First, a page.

The game can be played at Te Papa as part of its earthquake education programme, Earthquake Encounters, or downloaded to play at home or at school (users need to have a license for the Minecraft game). 

You can read the press release for more information. In the mean time, why not go down to your local library and have check out the amazing books on earthquakes and Minecraft in the junior non fiction collection. Books in the collection include:

image courtesy of syndeticsEarthquakes! : shaking New Zealand.

“Explains everything about the natural phenomenon, providing information for what to do during an earthquake and exploring some of the earthquakes through history”–Back cover.

iamge courtesy of syndeticsExtreme earthquakes and tsunamis.

An earthquake can shift an entire city three metres, make the Earth spin faster, and send shudders right across the world. It is raw power at work – and then monster waves follow . . . These may travel thousands of kilometres across the ocean, dump ships on dry land, an ruin a million buildings in one fatal whoosh. Find out about the most fearsome earthquakes and tsunamis, their causes and devastating effects, and the latest technology used to detect these hidden terrors. And virtually nowhere on the planet is entirely safe from them.

image courtesy of sydneticsFault lines & tectonic plates : discover what happens when the earth’s crust moves, with 25 projects.

Learn about earthquakes and volcanoes and how the earth’s surface is always changing.

image courtesy of syndeticsEarth-shattering earthquakes.

In Earth-Shattering Earthquakes, readers can explore a world of fearsome faults, shaky ground and shattering shock waves. Discover what it takes to be an earthquake expert, learn how to survive when an earthquake hits, and discover how rats and snakes can predict tremors. Filled with hilarious illustrations by Mike Phillips, Horrible Geography is the perfect escapism from miserable maps, rotten rock piles and dire diagrams. Hold tight!

image courtesy of syndeticsCool builds in Minecraft.

Teaches players how to build fifty different objects in Minecraft, including houses, vehicles, farms, and castles.

IMAGE COURTESY OF SYDNETICSUnofficial Minecraft STEM lab for kids : family-friendly projects for exploring concepts in science, technology, engineering, and math.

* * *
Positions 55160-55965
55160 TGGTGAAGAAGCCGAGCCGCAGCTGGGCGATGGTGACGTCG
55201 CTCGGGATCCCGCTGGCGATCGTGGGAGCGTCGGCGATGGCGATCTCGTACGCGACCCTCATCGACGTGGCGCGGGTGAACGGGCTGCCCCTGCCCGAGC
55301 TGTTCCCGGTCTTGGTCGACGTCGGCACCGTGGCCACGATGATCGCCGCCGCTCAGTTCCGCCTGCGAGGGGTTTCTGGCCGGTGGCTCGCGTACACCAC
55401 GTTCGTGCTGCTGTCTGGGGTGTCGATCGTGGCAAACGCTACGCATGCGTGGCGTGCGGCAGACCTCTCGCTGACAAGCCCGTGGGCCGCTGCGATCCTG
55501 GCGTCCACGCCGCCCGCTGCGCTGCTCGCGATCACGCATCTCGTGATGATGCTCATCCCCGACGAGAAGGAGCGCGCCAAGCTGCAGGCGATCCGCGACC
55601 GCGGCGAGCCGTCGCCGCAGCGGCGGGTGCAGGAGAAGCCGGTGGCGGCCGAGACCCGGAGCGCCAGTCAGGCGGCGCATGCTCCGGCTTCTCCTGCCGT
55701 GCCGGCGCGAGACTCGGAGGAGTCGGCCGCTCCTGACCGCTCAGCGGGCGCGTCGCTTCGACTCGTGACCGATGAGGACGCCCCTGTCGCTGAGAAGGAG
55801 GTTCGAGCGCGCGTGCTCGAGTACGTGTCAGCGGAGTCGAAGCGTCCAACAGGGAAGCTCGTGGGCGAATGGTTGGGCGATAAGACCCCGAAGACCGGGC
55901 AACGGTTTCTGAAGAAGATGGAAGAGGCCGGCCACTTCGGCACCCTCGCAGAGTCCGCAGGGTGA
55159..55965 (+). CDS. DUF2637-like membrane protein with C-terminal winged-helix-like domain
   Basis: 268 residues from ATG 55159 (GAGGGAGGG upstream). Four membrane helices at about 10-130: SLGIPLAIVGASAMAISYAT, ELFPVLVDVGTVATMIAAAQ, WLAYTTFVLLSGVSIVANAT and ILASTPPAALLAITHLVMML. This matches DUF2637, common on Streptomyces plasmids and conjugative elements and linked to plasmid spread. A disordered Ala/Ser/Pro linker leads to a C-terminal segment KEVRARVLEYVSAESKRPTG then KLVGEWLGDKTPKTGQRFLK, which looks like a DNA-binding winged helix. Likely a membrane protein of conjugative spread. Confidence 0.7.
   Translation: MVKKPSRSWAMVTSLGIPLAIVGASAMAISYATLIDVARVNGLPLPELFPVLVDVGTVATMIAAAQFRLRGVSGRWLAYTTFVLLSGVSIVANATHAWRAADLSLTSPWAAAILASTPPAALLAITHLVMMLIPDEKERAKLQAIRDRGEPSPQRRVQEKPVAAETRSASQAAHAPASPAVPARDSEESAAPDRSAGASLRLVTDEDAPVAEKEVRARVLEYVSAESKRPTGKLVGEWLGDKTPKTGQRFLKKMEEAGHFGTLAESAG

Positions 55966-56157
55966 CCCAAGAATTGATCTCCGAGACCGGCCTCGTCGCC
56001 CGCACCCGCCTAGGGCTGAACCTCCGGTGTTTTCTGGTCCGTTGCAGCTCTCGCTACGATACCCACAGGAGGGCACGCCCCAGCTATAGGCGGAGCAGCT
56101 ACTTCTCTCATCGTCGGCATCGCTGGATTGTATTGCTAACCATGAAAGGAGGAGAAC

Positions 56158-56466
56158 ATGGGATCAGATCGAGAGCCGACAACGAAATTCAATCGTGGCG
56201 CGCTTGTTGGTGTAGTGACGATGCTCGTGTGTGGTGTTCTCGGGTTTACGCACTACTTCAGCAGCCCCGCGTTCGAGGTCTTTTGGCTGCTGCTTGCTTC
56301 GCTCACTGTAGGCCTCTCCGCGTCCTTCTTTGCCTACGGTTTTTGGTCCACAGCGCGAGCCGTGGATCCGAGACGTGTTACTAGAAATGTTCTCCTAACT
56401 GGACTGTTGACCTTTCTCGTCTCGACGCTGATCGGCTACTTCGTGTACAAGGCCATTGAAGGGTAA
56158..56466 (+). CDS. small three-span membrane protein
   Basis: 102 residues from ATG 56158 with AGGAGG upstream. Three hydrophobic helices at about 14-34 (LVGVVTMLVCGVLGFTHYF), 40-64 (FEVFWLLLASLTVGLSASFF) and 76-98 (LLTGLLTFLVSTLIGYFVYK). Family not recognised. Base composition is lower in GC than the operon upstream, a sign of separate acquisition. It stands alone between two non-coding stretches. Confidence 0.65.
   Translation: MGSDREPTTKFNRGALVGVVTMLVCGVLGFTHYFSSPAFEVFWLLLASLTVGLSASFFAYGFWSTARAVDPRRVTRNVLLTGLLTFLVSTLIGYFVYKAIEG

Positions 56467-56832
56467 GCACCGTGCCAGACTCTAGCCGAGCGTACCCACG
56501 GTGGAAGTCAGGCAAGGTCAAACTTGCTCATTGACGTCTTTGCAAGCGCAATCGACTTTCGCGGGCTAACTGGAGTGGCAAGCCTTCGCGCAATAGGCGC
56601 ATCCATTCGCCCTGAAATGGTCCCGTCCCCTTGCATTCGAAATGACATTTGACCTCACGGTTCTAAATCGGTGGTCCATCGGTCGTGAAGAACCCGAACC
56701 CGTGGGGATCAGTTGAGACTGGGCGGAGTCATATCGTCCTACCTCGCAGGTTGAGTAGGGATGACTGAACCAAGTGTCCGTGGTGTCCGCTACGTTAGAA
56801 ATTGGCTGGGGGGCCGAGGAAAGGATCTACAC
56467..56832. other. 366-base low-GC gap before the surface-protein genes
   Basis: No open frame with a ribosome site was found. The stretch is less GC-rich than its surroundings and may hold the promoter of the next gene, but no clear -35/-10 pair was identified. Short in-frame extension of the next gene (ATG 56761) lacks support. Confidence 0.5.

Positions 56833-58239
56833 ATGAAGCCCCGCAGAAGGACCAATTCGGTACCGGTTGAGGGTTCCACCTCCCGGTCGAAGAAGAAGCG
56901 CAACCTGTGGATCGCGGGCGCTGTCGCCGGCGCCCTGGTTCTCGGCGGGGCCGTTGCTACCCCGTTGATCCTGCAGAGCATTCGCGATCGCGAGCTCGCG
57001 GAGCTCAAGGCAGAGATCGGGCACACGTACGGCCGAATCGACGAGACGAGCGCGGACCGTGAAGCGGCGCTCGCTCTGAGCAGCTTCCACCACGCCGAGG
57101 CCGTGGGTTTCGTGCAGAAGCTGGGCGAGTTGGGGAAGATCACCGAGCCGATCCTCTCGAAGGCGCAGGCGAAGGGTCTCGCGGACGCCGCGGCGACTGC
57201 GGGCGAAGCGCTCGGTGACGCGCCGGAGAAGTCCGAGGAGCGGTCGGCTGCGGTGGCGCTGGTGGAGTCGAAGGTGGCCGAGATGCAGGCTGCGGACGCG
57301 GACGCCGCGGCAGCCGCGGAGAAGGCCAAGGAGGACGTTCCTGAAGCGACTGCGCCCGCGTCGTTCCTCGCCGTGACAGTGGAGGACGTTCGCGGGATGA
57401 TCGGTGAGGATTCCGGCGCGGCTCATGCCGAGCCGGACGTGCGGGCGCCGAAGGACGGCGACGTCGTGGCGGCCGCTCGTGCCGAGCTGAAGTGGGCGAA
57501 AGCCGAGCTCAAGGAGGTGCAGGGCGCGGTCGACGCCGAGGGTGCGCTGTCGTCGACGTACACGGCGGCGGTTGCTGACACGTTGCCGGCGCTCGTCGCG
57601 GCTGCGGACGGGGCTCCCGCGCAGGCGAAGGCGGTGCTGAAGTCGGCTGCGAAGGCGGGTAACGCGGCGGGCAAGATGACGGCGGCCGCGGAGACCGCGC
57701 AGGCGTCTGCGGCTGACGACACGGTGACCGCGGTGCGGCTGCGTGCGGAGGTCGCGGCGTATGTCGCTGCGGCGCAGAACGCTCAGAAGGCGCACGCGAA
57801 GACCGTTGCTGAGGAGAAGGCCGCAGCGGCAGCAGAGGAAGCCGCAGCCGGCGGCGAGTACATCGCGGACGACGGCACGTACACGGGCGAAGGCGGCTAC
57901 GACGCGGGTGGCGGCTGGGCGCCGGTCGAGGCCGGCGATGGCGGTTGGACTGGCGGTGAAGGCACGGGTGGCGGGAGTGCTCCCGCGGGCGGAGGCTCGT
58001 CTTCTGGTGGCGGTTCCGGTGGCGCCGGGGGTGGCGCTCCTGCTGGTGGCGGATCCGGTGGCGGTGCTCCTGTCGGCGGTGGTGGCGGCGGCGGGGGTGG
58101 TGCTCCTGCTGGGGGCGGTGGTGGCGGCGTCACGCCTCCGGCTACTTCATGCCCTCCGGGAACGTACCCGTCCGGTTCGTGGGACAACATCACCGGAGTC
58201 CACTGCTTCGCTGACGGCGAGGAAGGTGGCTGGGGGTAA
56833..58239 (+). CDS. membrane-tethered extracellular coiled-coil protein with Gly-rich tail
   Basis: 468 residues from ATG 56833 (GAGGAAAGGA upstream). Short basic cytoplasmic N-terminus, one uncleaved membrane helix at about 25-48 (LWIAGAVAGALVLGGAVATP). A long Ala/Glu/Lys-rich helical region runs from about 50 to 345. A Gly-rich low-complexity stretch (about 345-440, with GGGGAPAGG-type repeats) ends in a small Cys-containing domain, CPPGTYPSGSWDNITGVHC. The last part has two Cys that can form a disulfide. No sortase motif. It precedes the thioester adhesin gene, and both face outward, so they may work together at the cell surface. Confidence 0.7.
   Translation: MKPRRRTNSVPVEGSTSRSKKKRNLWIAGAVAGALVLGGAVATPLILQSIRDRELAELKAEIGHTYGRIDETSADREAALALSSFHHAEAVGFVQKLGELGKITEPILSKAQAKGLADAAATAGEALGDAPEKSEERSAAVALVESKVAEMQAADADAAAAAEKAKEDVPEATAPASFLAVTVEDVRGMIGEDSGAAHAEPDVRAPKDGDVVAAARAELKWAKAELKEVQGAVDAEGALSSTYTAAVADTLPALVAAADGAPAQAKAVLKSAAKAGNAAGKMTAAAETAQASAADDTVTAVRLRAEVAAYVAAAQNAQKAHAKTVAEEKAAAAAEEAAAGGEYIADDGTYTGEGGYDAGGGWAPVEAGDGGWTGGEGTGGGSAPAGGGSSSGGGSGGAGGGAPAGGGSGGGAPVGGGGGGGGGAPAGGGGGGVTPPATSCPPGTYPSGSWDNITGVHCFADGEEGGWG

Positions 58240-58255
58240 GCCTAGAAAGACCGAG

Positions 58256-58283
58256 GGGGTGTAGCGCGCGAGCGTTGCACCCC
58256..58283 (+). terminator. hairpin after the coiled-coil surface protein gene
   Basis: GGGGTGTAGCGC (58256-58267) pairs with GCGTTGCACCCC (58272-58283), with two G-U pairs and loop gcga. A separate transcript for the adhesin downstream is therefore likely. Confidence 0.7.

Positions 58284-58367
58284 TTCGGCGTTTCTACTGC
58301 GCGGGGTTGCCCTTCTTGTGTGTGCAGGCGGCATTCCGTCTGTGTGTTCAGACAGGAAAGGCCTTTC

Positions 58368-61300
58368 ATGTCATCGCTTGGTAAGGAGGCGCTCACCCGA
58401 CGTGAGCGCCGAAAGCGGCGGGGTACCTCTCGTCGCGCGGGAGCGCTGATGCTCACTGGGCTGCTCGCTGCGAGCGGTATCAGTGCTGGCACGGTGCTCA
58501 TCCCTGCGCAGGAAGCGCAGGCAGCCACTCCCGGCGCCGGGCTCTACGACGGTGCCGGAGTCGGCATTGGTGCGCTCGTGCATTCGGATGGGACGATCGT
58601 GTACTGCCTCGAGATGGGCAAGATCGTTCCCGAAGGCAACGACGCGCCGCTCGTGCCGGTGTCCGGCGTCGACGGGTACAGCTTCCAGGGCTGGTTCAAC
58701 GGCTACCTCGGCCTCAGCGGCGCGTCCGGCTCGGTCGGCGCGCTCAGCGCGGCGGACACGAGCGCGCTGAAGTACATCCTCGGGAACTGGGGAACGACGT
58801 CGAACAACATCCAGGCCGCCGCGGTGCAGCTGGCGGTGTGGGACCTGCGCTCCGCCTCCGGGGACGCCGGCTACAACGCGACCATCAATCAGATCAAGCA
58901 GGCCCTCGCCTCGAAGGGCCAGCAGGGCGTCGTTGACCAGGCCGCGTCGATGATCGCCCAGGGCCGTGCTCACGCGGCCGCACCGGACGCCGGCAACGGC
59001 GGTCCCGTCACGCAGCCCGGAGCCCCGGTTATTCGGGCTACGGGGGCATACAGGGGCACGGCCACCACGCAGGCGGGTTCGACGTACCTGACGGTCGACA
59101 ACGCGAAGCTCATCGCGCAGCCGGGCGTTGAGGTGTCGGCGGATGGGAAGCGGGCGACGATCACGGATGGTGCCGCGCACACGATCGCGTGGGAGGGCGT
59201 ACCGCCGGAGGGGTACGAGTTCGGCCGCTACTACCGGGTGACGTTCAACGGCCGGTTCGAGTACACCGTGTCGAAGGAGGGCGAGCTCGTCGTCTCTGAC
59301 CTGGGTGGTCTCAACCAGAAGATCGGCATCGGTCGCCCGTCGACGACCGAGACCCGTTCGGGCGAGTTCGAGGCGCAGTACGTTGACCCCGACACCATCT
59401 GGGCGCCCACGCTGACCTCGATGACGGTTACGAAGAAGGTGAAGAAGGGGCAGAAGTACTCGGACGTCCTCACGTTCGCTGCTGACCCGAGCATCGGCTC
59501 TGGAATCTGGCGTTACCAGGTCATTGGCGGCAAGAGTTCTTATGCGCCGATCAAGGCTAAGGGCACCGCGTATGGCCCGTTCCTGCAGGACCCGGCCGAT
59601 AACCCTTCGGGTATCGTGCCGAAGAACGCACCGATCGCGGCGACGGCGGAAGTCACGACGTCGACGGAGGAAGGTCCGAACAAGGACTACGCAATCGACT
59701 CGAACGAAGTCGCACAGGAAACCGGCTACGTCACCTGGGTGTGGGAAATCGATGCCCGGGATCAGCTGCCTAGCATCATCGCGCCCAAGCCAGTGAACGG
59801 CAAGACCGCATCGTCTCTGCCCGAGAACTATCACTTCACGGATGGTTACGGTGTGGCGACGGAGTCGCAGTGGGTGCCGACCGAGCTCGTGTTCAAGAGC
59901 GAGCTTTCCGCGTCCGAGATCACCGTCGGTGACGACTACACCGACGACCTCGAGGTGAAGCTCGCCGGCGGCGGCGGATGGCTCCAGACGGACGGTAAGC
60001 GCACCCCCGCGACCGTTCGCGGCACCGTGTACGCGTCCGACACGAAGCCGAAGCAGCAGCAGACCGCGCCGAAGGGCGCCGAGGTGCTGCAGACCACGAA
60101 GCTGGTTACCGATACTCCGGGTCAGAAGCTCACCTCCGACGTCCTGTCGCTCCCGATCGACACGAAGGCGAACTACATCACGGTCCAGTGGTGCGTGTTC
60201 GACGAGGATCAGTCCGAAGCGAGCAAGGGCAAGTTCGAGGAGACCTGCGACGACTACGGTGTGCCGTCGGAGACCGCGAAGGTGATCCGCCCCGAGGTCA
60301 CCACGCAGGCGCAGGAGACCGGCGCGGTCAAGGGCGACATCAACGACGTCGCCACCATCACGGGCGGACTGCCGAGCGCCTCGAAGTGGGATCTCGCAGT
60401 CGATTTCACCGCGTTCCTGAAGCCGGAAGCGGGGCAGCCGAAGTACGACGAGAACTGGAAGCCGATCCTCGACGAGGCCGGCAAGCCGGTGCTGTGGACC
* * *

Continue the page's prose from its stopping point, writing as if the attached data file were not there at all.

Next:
“In Unofficial Minecraft STEM Lab for Kids, you’ll find a collection of creative projects that make learning science, technology, engineering, and math exciting and fun for the whole family. Learn to document your Lab activities with sketchnoting, and how to screencast and narrate videos to share with family, friends, and other Minecrafters. Enjoy Minecraft together–and harness its powerful potential for learning–with Unofficial Minecraft STEM Lab for Kids”– Provided by publisher.

image courtesy of syndeticsUnofficial Minecraft lab for kids : family-friendly projects for exploring and teaching math, science, history, and culture through creative building.

“Includes a variety of creative exercises that explore the game’s aspects and use them to teach fun, educational lessons. Begin the book by brushing up on some common Minecraft language and examining each of the four game modes: survival, creative, adventure, and spectator. Then, use this knowledge to venture off onto the six different quests that encourage child and adult participation.”–Publisher’s description.

image courtesy of syndeticsBuilding a Minecraft city.

Offering young Minecraft enthusiasts the ultimate sandbox experience, Building a Minecraft City gives kids aged 7-11 an outlet to enhance their love of the game and take their creative play to new heights. Brought to you by the trusted For Dummies brand, this kid-focused book offers step-by-step instructions and simple explanations for completing projects that will teach your child invaluable new skills–all while having a ton of fun!

Get down to Earth during the April School Holidays

Explore earth science, learn about the environment, kick back and watch a movie, or let your creative side out to play, during the school holidays at Wellington City Libraries.